cache coherence works underlying. We maybe just need to “vaguely” know the fact that:
- Both directory and snoop will be used in combination.
- L3/home agent will serialize conflicting transactions
- L3/home agent will send data to requesting core
- L3/home agent will send final ACK to requesting L2
- A coherence transaction is a multi-step distributed transaction. It involes sending requests, serialize conflicts, receiving responses/ACKs.
When in doubt, read the discussion posted by Dr. Bandwidth.
- AMBA CHI Specifications
- This is probabaly the most comprehensive document I’ve ever seen about cache coherence. Although terms used by ARM differs from the ones used by Intel, still, you can map them. Chapter 5 Interconnect Protocol Flows has a lot timing diagrams regarding read/write/atomic coherence transactions.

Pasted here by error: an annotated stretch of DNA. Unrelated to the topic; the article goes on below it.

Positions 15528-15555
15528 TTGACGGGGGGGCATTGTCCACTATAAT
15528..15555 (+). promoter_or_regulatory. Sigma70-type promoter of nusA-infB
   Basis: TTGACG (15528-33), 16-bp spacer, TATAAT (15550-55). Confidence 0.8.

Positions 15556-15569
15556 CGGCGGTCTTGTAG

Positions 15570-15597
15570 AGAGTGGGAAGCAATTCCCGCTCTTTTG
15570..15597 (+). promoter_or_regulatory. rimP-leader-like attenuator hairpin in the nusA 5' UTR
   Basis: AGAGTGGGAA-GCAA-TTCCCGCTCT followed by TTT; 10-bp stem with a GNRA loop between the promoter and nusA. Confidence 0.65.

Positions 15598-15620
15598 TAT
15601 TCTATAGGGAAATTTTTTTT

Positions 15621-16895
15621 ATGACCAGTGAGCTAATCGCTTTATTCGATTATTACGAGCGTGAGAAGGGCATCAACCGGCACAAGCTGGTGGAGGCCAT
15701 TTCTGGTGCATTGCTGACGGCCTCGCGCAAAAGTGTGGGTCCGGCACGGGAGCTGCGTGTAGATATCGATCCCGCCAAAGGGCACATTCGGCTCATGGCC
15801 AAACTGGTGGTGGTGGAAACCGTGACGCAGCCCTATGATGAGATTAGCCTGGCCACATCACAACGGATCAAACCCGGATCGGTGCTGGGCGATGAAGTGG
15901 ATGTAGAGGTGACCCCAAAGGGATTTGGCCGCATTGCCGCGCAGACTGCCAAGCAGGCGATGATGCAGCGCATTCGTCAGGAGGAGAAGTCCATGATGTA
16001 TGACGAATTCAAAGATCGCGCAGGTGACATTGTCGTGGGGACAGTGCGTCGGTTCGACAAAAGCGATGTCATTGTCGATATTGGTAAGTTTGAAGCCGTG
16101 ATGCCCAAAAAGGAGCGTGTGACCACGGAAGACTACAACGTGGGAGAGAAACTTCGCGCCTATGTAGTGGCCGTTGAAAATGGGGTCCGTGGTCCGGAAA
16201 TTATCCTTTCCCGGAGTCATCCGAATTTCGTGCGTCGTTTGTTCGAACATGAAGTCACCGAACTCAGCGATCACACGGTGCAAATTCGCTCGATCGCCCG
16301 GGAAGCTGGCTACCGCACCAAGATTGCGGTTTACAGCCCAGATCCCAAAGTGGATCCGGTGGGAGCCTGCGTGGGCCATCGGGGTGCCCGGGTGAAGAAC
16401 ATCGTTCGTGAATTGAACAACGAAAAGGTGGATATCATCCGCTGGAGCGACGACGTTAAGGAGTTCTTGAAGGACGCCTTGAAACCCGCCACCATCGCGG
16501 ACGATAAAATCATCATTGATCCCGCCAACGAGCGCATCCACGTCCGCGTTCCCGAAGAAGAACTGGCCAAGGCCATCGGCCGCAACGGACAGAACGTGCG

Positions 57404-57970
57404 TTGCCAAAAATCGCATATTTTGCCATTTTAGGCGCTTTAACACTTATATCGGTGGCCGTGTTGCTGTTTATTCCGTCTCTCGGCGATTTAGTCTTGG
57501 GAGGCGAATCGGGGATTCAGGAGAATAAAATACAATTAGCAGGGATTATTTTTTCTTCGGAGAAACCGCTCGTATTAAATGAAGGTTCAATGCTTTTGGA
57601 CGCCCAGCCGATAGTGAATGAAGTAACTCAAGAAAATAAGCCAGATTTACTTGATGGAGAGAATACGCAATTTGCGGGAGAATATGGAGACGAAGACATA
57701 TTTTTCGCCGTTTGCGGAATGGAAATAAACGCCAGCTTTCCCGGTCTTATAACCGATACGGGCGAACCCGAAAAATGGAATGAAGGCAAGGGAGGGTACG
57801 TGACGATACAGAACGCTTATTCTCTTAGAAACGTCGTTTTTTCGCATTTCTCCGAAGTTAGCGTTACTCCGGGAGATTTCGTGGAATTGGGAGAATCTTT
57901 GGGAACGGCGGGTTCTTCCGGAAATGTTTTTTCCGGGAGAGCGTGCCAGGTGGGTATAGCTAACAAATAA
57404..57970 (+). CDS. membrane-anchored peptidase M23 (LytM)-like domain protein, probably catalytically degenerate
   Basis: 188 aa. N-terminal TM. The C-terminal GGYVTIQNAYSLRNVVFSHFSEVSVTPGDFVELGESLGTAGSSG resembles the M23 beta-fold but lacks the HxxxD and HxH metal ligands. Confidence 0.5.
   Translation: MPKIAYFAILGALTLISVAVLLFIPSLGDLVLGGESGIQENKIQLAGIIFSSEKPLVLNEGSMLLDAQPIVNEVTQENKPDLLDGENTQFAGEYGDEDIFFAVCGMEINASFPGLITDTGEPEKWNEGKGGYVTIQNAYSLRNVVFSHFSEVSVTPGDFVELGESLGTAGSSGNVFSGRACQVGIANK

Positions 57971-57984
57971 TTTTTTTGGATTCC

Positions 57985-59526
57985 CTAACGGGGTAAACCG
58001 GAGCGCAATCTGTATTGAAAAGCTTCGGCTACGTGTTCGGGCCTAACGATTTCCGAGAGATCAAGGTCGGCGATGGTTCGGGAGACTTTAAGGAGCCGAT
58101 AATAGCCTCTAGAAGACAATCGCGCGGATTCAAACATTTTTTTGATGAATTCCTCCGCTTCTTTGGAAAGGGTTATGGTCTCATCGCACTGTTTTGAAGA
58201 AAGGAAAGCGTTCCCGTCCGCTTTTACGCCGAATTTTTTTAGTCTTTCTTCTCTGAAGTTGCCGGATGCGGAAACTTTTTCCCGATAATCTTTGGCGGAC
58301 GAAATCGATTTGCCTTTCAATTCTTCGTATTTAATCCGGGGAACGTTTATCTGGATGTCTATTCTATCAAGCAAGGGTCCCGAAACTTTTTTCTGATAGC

- It’s a good reference to know, but it would be hard to actually understand the details.
OpenCAPI and CCIX¶
- OpenPiton Microarchitecture Specification
- Directory-based MESI
- This spec has detailed coherence message packet format and type. Unfortunately, it does not say anything about how they deal with coherence transaction conflicts. E.g., some timeline diagrams like Figrue ⅔ in this paper.
Created: Jun 28, 2019
Last Updated: Jul 8, 2019